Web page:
The first of these represents fixation, and the second and third represent a mixture of homozygotes and wild-types. Calculating the stabilities of these equilibria, we see that fixation is stable, and the other two equilibria only exist when μ≤1/(6 − 2s). If this condition is satisfied, then the second equilibrium is stable and the third is unstable. This implies that,

equation M64
(55)

The expression, 1/(6 − 2s), therefore represents a migration threshold for the source model, above which the introduced allele becomes fixed in population B, and below which it merely persists at a low level. This migration threshold is 16.7% per generation in the absence of a fitness cost, and 16.9% per generation for a fitness cost of s= 0.05 – much greater than the default migration rate (1% per generation) – suggesting that single-locus engineered underdominance will remain confined to its release site under all realistic parameter values.

A corresponding two-population model confirms that single-locus engineered underdominance is confineable to a partially-isolated population (Supplementary Material, §V) and that, rather than spreading into neighboring populations at high migration rates, the system is eliminated from both populations, similar to the case for reciprocal translocations. For a fitness cost of s= 0.05, the system is predicted to spread to near-fixation at its release site; but to reach a population frequency of only ~0.005% in neighboring populations (Fig. 2J). The migration threshold leading to loss is much higher than that for translocations (9.7% per generation c.f. 5.8% per generation for translocations, s= 0.05) (Fig. 2K); however, it is also the case that the release threshold is much higher (67.8% c.f. 52.8% for translocations, s= 0.05), indicating that many more transgenic insects need to be released to exceed the threshold required for local population replacement. Interestingly, when population sizes are reduced to 100 individuals, single-locus engineered underdominance is still not expected to become established in neighboring populations (Fig. 2L). The single-locus system is therefore highly confineable to isolated populations, and its main disadvantage is the high release requirement.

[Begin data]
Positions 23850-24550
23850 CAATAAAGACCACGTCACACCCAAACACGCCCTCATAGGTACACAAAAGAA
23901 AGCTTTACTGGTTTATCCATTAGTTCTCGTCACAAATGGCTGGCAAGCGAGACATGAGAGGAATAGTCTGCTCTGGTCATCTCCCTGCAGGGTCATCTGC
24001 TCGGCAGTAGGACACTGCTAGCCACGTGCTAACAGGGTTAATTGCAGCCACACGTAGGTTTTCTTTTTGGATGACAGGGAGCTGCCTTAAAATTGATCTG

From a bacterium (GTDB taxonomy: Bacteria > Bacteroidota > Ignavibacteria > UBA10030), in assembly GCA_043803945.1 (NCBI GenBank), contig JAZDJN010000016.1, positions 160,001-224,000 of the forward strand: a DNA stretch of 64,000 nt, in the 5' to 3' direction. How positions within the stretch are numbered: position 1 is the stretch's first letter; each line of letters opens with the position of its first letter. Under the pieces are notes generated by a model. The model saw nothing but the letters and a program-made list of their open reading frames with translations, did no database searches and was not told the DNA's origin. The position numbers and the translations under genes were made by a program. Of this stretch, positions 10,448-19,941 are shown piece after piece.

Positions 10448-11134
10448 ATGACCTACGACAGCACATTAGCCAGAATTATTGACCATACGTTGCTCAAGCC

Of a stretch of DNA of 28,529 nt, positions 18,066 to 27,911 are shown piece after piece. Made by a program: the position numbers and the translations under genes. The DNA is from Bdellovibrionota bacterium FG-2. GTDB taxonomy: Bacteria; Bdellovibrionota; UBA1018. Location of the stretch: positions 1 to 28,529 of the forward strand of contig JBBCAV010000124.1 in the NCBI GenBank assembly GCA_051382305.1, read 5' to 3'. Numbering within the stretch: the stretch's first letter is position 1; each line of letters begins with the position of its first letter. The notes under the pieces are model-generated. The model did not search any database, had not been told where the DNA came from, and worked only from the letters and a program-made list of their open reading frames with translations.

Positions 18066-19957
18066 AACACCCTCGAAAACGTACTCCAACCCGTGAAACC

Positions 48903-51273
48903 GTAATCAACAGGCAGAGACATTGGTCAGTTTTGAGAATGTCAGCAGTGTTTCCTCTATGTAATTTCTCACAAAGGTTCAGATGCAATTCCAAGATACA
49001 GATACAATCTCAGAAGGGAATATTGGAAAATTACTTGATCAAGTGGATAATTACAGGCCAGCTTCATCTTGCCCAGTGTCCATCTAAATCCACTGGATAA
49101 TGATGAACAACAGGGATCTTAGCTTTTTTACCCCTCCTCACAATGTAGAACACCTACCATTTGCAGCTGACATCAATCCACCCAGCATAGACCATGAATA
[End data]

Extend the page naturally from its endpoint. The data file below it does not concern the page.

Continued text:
Underdominance (single-allele)

The confinement of underdominant alleles to local populations has been modeled by Karlin & McGregor (1972) and Altrock et al. (2010). These models apply to a single bi-allelic locus with reduced heterozygote fitness, and may be adequate for describing chromosomal rearrangements such as paracentric inversions and fusions (Lande, 1979). Underdominant alleles display release thresholds similar to those for translocations; however their confinement properties tend to be stronger (Altrock et al., 2010). That said; the strength of confinement is predicted to decline with increasing heterozygote fitness – a situation which has been described for paracentric inversions and fusions (Lande, 1979). We are specifically interested in the extreme case of underdominance, in which heterozygotes are completely unviable (Fig. 2M), and molecular techniques are currently being investigated to engineer these systems (Hay et al., unpublished).

We use a simplified version of the models of Karlin & McGregor (1972) and Altrock et al. (2010) to describe the dynamics of an extreme underdominant allele under the source and two-population models (Supplementary Material, §VI). The source model is analytically tractable because there is only one parameter – the fitness cost of being homozygous for the introduced allele, s. Following a similar procedure to the case of single-locus engineered underdominance, we derive a migration threshold of 1/(8 − 4s) for the source model, which equates to 12.5% in the absence of a fitness cost, and 13.2% per generation for a fitness cost of s= 0.05. This is much greater than then default rate of 1% per generation, suggesting that single-locus engineered underdominance will remain confined to its release site under all realistic parameter values.